In all but one season United took more shots when Pogba was on the pitch than when he wasn’t. Their non-penalty xG also dropped when Pogba wasn’t playing and unsurprisingly so did their actual goal scoring. The one season where those drop-offs don’t happen also happens to be a season where Pogba played a match where United had 10 men for about an hour and missed a match where United went against 10 men for 89 minutes. If we take those two outliers out, the numbers that season look a bit different.
The difference in shots and xG is no accident - especially in the Mourinho days when the Portuguese built his team around Pogba. In each of his seasons in Manchester Pogba was always among the top four or five deep midfielders in the league when it came to progressive passes per 90, passes into the final third, and passes into the opponents box.
In other words, when Pogba was on the pitch, United’s attackers got the ball in dangerous positions more often. That raises the floor of your attack. If your attackers get 15 opportunities in a game to run at defenders they’re going to create more scoring chances than if they only get six of those opportunities.
When Pogba wasn’t on the pitch, there wasn’t anyone who could play those incisive passes. The attackers got the ball less often and in less dangerous positions - thus there was less opportunity to create something. The attacking floor was lower.
From a deep position Pogba could only play the passes to get his attackers into good spots. From there, you still had to rely on the attackers to actually create chances from their good opportunities.
Now look at Bruno Fernandes. As mentioned before, the popular sentiment is that Bruno came in and raised the floor of the team. But that’s not exactly what happened.
Whereas Pogba plays deeper, Bruno came in and played further forward as the number 10. His job is to directly create and score goals - but in order to do that, you have to get him the ball further up the pitch.
If you can’t get him the ball, he’s not going to be able to make a big impact. Therefore he’s not going to raise your floor, but if he does it all on his own, he can raise your ceiling. The underlying numbers tell the same story.
Take a look at the numbers from the 2019-20 seasonand see how United were playing before Bruno arrived and between when he showed up and Pogba returned.
As you can see, United’s underlying numbers don’t get any better once Bruno arrives. They’re taking the same amount of shots but their xG drops a bit. What does get better is their actual goal scoring. What gets much better is United’s point per match, how they turned those goals into results.
Bruno was operating with the same floor of attack as United had in the first half of the season when Pogba was injured. Yes five games is a very small sample size but look again at the numbers without Pogba from the 2020-21 season - they’re remarkably similar to this five game spell.
United were only going to get so many opportunities to create shots and goal scoring chances. Working within that framework Bruno essentially said “we’re just going to be more efficient.” Score more goals from the same number of chances. He’s lifting the ceiling.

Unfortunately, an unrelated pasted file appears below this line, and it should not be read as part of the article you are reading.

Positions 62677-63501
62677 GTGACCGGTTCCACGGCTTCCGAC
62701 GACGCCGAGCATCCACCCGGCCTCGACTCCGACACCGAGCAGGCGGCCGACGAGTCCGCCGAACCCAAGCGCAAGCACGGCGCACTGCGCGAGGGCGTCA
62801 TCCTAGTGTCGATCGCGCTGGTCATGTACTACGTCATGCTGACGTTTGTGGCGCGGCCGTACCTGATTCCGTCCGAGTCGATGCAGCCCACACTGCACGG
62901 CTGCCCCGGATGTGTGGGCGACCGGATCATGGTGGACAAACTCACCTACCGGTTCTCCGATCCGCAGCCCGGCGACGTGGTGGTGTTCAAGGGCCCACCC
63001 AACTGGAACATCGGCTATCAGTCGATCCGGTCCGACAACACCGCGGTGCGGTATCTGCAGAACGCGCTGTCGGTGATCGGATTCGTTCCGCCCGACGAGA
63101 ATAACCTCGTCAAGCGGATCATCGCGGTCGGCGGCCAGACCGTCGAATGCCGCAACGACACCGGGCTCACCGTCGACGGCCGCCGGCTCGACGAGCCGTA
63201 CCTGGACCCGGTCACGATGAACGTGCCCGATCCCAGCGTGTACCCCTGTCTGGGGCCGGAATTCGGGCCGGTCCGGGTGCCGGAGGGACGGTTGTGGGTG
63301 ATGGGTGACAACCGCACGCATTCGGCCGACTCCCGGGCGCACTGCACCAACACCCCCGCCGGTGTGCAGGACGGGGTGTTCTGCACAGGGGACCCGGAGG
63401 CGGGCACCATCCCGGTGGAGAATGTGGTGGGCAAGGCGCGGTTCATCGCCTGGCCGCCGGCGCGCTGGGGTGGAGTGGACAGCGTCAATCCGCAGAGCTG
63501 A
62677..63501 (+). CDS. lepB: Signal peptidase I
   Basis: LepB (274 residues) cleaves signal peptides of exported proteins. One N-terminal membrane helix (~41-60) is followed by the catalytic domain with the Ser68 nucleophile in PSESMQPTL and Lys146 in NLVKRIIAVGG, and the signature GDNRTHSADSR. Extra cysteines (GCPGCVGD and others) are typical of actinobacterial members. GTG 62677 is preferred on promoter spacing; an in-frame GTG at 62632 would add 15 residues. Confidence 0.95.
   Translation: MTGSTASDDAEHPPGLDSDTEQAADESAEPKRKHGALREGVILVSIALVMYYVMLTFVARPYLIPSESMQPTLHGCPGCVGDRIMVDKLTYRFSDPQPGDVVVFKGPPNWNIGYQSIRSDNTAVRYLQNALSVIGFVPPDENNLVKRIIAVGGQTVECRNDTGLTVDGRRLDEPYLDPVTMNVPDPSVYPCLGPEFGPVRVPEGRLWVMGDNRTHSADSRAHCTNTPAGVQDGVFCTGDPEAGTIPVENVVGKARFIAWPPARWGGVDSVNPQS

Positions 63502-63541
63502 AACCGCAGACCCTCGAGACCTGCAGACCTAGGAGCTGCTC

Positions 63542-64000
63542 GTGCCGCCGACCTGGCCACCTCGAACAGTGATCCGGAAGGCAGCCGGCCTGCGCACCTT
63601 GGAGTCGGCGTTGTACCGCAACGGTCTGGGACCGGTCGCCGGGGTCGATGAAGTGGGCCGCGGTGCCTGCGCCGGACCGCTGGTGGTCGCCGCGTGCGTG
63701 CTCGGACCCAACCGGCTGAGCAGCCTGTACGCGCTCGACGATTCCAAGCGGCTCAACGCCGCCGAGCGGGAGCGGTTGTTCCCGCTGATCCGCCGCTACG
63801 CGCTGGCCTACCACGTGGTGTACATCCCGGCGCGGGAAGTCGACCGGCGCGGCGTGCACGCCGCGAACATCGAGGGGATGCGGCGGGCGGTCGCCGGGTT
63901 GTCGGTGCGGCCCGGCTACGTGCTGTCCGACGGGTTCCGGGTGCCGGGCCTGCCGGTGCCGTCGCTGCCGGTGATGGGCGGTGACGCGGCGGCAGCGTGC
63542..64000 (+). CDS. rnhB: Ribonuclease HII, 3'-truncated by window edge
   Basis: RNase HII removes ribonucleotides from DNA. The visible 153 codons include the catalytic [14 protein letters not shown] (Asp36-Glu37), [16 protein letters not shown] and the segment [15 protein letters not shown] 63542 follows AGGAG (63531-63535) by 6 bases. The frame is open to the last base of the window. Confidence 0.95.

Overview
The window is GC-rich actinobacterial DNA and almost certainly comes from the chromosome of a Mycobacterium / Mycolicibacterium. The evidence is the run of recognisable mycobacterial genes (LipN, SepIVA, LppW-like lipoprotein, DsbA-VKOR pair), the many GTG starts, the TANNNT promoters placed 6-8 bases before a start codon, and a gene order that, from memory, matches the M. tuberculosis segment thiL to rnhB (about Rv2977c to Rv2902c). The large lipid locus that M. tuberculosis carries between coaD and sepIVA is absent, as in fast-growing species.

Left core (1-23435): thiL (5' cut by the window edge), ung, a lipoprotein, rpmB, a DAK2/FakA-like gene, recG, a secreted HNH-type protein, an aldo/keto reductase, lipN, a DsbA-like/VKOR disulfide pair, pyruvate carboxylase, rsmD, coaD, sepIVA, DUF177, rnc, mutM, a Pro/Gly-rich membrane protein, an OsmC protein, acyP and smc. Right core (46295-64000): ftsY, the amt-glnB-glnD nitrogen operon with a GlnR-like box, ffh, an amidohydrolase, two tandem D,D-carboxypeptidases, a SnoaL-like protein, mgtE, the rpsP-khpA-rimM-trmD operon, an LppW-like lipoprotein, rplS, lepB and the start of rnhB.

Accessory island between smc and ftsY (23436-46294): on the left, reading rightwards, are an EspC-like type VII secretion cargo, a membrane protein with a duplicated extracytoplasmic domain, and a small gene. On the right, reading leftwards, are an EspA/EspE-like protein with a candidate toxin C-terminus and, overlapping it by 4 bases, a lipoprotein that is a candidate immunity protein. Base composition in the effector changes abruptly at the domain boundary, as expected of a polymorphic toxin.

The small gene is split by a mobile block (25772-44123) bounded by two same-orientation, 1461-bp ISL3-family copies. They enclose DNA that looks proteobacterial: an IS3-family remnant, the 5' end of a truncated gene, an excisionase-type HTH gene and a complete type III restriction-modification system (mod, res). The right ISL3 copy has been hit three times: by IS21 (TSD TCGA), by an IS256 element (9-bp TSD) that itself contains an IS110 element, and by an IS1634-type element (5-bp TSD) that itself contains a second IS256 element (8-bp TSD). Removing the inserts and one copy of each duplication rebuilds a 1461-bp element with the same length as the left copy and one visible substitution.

Pogba did have a stint where he lifted the ceiling for United. During Solskjaer’s interim period in the 2019-20 season Pogba was played on the left of a 4-3-3 and played further forward. During that period he raised the ceiling of a club when attackers like Anthony Martial and Jesse Lingard weren’t scoring. For most of his time though, he was deployed deeper and was more of a floor raiser.
Attacking players are never going to raise the floor of your team. They’re always going to be ceiling lifters.
You can add Kylian Mbappe to your team but if you can’t get your attackers the ball in the final third your floor is still going to be extremely low. Mbappe may be able to drop deeper, pick up the ball, and do some magic all on his own to get some goals, but that’s not raising your floor. That’s lifting the ceiling of a team with a very limited attack. After all, he’s not going to be able to do that every single game.
Right now, Harry Kane is the ultimate example of a ceiling lifter. Tottenham are a painfully average side who are conceding 1.43 goals per game. If you’re conceding 1.43 goals per game it would be fair to say your floor is in the relegation zone.Your ceiling shouldn’t be much higher than mid-table.
Tottenham are a painfully average team, but they have Harry Kane who is really really good. Every so often Kane puts the team on his back and carries them to a win. If Kane doesn't have a good game, Spurs have almost no chance of winning. That's not raising their floor. That's lifting the ceiling of an average team that should be mid-table at best into probably finishing in the European spots. Maybe even the Champions League!
We’ve got this whole thing backwards. The foundation starts at the back! When assessing players we should think that Defenders and midfielders are going to be the floor raisers. A good attacker may help you win more games, but he’s not raising your floor, he’s lifting your ceiling.
Or I don’t know. Maybe you all are right and I’m the one that’s wrong here.
Mostly due to very bad expectations for Pogba that were more based on his price tag than his position
The average number of goals scored among all Premier League champions is 82
One of those because of an atrocious penalty
Over his six year spell United’s NPxGA was 0.1 lower when Pogba was on the pitch, but that’s such a small number that it’s far more likely due to the amount of times he played with Matic than having to do with him.
The 2019-20 season is a fantastic case study in to how important certain individual players are. Nemanja Matic, Pogba, and Luke Shaw all had a substantial impact on the numbers when they were in the team vs when they were missing.
Especially considering West Ham are currently in the relegation zone and they’re only conceding 1.31 goals per game
Kane has scored every goal in nearly 40% of Spurs’ wins this season
Kane has had nine games this season without a goal involvement. Spurs record in those games: 2 wins, 1 draw, 6 losses
I really liked this post. Excellent work here. I think you’ve brought me over to your thinking here.
This is beautiful